Endoscopic Spine Surgery vs. Traditional Open Back Surgery

Many people are curious as to what the advantages and disadvantages of these two styles of surgery are. The easy answer is that if the patient is a good candidate endoscopic back surgery will provide the advantage of speeding up the process of surgery and healing. Truly though what are the advantages and disadvantages?

Because these styles of surgery both have many different procedures under their classification we can only look at the more common factors involved. Endoscopic spine surgery doesn’t require a large incision. This is because the surgeon manipulates the endoscope and specialized surgical instruments through small working tubes. The endoscope allows the surgeon to gain access to the damaged area and view it on a display screen. During traditional open back surgery the surgeon is required to cut more tissue and muscle to visualize the damage he is repairing. With a smaller incision there are less chances of complications arising as well as less time needed to heal the surrounding muscle and tissue.

Traditional open back surgery often requires the patient to stay in the hospital for multiple days while recovering from it. Endoscopic back surgery is a same day process in most instances; the patient is admitted in the morning and discharged within 2 hours of the surgery if there are no complications.

With both endoscopic and traditional open back surgery there will be pain after the procedure, but there will be significantly less after the endoscopic surgery. This is because, as stated earlier, there is less cutting and manipulating of the surrounding tissue and muscles.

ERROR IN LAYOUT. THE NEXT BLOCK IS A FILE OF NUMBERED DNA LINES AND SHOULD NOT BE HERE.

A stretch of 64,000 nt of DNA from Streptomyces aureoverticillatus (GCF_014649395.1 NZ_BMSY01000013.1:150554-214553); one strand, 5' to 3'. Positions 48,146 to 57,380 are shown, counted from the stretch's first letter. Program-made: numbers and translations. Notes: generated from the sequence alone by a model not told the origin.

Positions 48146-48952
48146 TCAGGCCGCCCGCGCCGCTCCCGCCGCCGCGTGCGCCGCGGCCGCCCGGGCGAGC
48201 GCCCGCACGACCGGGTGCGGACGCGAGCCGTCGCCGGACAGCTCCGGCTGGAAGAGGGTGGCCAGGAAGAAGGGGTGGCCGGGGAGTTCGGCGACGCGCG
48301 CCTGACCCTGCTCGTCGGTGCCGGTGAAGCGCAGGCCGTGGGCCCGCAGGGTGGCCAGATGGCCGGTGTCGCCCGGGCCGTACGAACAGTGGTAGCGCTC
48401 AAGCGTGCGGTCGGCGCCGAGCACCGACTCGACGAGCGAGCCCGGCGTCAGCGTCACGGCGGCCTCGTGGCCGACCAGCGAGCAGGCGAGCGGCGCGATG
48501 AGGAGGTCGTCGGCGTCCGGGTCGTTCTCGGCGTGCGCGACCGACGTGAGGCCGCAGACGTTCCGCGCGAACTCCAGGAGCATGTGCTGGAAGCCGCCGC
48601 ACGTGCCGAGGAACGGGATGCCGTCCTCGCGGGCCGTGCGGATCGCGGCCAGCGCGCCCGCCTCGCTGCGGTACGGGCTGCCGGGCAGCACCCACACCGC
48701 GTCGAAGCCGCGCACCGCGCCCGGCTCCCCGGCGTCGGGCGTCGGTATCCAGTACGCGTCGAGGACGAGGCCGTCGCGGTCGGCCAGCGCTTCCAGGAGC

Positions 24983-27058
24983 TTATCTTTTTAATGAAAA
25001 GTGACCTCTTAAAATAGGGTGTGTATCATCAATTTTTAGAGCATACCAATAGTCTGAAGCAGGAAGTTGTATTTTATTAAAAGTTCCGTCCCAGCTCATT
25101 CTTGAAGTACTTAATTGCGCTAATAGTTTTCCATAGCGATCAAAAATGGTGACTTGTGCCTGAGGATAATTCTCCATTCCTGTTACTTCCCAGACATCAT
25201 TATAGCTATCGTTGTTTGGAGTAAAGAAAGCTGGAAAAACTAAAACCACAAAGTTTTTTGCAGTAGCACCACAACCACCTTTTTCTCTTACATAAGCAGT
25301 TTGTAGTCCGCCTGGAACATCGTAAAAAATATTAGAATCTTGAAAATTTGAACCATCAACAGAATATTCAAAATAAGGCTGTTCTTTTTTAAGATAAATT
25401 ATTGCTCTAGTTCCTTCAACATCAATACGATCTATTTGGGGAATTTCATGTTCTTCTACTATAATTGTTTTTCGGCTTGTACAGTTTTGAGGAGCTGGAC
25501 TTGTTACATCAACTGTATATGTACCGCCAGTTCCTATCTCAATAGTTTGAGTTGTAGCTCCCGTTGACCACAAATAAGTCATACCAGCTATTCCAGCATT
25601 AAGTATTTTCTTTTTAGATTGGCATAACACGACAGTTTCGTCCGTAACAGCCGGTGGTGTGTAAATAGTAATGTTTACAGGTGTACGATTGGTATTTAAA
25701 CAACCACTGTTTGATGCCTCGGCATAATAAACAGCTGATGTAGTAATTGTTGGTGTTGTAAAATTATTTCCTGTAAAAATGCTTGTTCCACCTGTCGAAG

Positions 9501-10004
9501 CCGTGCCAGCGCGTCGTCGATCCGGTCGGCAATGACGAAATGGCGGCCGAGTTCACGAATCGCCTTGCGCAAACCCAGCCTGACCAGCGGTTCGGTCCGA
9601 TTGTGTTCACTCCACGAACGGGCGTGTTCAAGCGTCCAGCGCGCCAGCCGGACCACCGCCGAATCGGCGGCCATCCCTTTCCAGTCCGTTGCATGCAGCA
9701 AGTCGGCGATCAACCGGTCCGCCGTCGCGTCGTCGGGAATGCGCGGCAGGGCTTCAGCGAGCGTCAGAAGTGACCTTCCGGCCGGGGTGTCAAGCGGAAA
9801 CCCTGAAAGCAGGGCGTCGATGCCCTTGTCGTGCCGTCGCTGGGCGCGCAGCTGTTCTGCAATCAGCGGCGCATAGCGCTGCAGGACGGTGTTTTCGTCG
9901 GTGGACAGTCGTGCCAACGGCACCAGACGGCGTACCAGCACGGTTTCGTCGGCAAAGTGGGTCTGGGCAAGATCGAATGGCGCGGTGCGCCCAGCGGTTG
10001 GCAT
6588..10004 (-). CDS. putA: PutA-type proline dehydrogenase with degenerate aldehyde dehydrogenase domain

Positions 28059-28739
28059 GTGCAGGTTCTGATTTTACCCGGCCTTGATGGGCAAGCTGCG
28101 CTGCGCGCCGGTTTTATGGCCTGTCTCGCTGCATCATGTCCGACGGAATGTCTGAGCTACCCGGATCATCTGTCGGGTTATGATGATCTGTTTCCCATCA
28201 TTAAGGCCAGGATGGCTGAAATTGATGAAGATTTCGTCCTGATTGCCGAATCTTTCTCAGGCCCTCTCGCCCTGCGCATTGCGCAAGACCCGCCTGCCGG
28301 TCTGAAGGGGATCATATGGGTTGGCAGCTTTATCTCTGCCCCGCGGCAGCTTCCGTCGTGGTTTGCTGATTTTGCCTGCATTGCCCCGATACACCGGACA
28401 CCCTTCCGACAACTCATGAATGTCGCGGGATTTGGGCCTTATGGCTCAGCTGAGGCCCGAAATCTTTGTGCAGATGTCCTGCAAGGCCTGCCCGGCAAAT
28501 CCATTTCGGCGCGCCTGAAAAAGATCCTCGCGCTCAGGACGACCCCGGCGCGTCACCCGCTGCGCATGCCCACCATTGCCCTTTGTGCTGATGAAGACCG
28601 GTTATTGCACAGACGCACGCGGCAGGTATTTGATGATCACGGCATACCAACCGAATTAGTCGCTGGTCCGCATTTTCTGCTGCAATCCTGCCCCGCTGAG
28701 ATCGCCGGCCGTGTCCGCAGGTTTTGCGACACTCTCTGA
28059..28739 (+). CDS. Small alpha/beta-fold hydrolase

The unfortunate reality is that not everyone is a candidate for endoscopic back surgery. Some conditions have simply advanced to the point that more intense surgery is required. Usually at this point the traditional open back surgery would be a multilevel spinal fusion. It is important to note that a spinal fusion should not be considered a first choice as once it is performed there is no going back. It is a permanent modification of the spinal anatomy and could be successful or a failure. If it is a failure there is a small chance that you may end up in more pain than before you had the operation.

The most important thing that you as a patient can do is seek the advice of a medical professional. Do not be afraid to get more than one opinion if you are not satisfied with your first one. Although there are plenty of websites on the Internet that provide useful and knowledgeable information, without seeing your medical history or performing a proper examination, conclusions you form on your own may be completely inaccurate.